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INNOVATION BRIEFING
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Posted on September 25, 2012

The constant push for Innovation in F1 always needs to be tempered with the requirement for the cars to be reliable.

And it’s also vital in a fast evolving competition like F1 that any development steps the teams bring to the cars do actually provide the boost in performance they are intended to.

In Singapore we saw both sides of this as McLaren’s Lewis Hamilton suffered a gearbox failure and lost what looked like a certain race win, which would have allowed him to close the gap on championship leader Fernando Alonso. It was the fourth retirement on technical grounds this season for the McLaren team.

With things as finely balanced as they are, the win would have brought Hamilton to within 25 points of Alonso with six races to go; instead he is now 52 points behind him.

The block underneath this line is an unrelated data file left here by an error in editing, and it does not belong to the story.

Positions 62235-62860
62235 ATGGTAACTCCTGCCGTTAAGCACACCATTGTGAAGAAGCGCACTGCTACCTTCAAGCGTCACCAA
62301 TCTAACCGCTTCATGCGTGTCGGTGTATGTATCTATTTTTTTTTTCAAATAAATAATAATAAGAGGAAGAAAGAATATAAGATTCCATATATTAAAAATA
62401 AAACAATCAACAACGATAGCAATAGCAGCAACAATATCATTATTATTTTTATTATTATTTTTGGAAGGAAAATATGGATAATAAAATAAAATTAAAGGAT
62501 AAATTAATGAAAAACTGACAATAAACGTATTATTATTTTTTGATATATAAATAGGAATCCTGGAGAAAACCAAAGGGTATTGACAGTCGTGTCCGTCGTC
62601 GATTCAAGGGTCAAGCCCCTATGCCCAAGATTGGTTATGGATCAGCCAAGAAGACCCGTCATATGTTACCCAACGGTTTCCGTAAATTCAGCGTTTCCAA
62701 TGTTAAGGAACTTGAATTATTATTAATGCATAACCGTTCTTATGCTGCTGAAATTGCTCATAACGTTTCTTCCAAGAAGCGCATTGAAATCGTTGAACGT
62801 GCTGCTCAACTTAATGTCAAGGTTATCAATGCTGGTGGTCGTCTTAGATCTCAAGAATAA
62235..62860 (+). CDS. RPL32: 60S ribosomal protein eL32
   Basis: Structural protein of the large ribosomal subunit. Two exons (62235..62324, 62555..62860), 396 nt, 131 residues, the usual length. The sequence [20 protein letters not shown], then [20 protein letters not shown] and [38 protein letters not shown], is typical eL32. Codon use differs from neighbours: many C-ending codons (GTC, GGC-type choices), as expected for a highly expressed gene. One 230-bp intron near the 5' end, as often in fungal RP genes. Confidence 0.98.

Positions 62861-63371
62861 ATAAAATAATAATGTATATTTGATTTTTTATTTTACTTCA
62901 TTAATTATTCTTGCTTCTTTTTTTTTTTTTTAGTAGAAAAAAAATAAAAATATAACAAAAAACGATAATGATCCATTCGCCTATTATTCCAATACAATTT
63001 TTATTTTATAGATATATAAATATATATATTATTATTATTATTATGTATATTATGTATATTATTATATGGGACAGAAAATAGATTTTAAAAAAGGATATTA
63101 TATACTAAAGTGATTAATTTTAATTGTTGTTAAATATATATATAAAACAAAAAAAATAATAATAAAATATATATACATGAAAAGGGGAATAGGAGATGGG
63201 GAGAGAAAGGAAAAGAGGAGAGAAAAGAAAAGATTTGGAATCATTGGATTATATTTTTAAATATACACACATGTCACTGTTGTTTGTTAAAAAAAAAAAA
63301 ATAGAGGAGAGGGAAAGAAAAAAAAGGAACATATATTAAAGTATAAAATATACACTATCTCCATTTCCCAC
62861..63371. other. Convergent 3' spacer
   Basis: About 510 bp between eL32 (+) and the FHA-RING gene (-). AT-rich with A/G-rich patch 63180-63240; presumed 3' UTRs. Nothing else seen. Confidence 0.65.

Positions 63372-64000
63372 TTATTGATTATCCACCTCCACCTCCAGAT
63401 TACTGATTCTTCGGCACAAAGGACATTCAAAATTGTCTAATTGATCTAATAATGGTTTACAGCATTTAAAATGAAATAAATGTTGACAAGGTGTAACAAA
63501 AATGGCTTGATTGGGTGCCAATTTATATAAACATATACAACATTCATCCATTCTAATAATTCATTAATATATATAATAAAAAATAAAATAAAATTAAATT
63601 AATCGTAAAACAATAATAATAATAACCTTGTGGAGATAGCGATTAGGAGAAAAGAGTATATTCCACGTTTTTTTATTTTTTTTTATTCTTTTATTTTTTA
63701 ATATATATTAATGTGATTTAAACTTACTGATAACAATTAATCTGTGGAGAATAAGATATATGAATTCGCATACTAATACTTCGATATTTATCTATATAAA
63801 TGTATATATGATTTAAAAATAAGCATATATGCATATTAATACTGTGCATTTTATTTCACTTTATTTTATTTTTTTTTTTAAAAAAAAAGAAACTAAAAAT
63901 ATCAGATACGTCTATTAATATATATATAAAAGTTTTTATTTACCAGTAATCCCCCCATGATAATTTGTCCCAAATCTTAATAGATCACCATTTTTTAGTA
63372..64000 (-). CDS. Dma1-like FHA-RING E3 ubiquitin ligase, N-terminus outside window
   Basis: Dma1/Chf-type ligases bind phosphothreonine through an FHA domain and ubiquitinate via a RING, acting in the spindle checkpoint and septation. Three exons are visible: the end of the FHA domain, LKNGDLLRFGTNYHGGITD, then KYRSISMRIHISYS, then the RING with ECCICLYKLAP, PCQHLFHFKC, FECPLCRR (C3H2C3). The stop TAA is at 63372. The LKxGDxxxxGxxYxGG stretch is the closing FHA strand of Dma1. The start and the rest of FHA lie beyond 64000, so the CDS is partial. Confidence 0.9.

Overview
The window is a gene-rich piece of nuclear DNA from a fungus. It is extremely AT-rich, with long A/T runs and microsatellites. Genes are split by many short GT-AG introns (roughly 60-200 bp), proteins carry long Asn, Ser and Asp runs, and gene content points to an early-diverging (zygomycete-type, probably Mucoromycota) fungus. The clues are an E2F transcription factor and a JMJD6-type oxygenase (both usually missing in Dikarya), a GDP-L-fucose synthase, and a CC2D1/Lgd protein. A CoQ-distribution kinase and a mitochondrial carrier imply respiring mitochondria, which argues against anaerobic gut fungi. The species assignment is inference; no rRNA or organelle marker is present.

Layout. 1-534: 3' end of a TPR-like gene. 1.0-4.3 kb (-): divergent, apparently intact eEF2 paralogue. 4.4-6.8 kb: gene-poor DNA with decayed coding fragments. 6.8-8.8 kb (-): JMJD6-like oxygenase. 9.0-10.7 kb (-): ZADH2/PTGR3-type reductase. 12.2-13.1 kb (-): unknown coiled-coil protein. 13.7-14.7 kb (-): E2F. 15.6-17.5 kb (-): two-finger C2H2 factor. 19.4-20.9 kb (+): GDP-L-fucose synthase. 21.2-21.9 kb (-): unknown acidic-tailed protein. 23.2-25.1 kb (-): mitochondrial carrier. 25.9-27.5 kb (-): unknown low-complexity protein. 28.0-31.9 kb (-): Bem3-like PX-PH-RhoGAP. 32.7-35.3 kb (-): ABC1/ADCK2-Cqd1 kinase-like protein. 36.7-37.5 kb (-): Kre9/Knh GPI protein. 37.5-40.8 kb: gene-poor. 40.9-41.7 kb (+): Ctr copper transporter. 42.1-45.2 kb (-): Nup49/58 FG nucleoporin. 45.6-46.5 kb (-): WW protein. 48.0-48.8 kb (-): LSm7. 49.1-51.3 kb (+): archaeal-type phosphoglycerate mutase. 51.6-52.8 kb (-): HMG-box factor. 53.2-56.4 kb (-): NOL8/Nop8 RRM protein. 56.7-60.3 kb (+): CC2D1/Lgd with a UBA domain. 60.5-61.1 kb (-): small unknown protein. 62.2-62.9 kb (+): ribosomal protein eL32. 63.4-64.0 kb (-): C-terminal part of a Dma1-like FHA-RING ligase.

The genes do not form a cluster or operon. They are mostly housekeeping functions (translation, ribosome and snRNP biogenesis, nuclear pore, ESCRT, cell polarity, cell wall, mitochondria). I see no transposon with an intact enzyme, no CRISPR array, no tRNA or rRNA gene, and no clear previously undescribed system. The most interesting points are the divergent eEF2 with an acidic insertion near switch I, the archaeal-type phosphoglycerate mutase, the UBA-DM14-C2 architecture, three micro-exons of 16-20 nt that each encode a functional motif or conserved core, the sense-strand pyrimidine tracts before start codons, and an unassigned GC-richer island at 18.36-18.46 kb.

Alonso is averaging 13.8 points per race this season. If he carries that through to the end of the season, he will have 277 points. Hamilton will therefore need to drop no more than 14 points in the next six races to beat that. He has to rely on a retirement for Alonso.

Meanwhile Ferrari brought new parts to Singapore, including a new rear wing, which failed to improve the car’s performance. The new rear wing was removed from the car after practice on Friday and the two Ferrari drivers used the Hungary specification high downforce wing for qualifying and the race.

Nevertheless, Alonso showed his usual consistency and bagged another 15 points, but it’s worth noting that the Ferrari has also been very reliable and these two factors are making all the difference this year.

“We cannot keep relying on the retirements of our rivals,” said Alonso after the race, suggesting that Ferrari urgently needs to find performance for the final title run-in. He knows full well that Singapore race winner Sebastian Vettel, is now his main championship challenger, only 29 points behind. He needs to score five points more than Alonso at every round in order to win the title. With two competitive McLarens at the front mixing it up, that is eminently possible, but the difference between second and third place is only 3 points, so Vettel really needs some wins or podiums with Alonso among the also rans.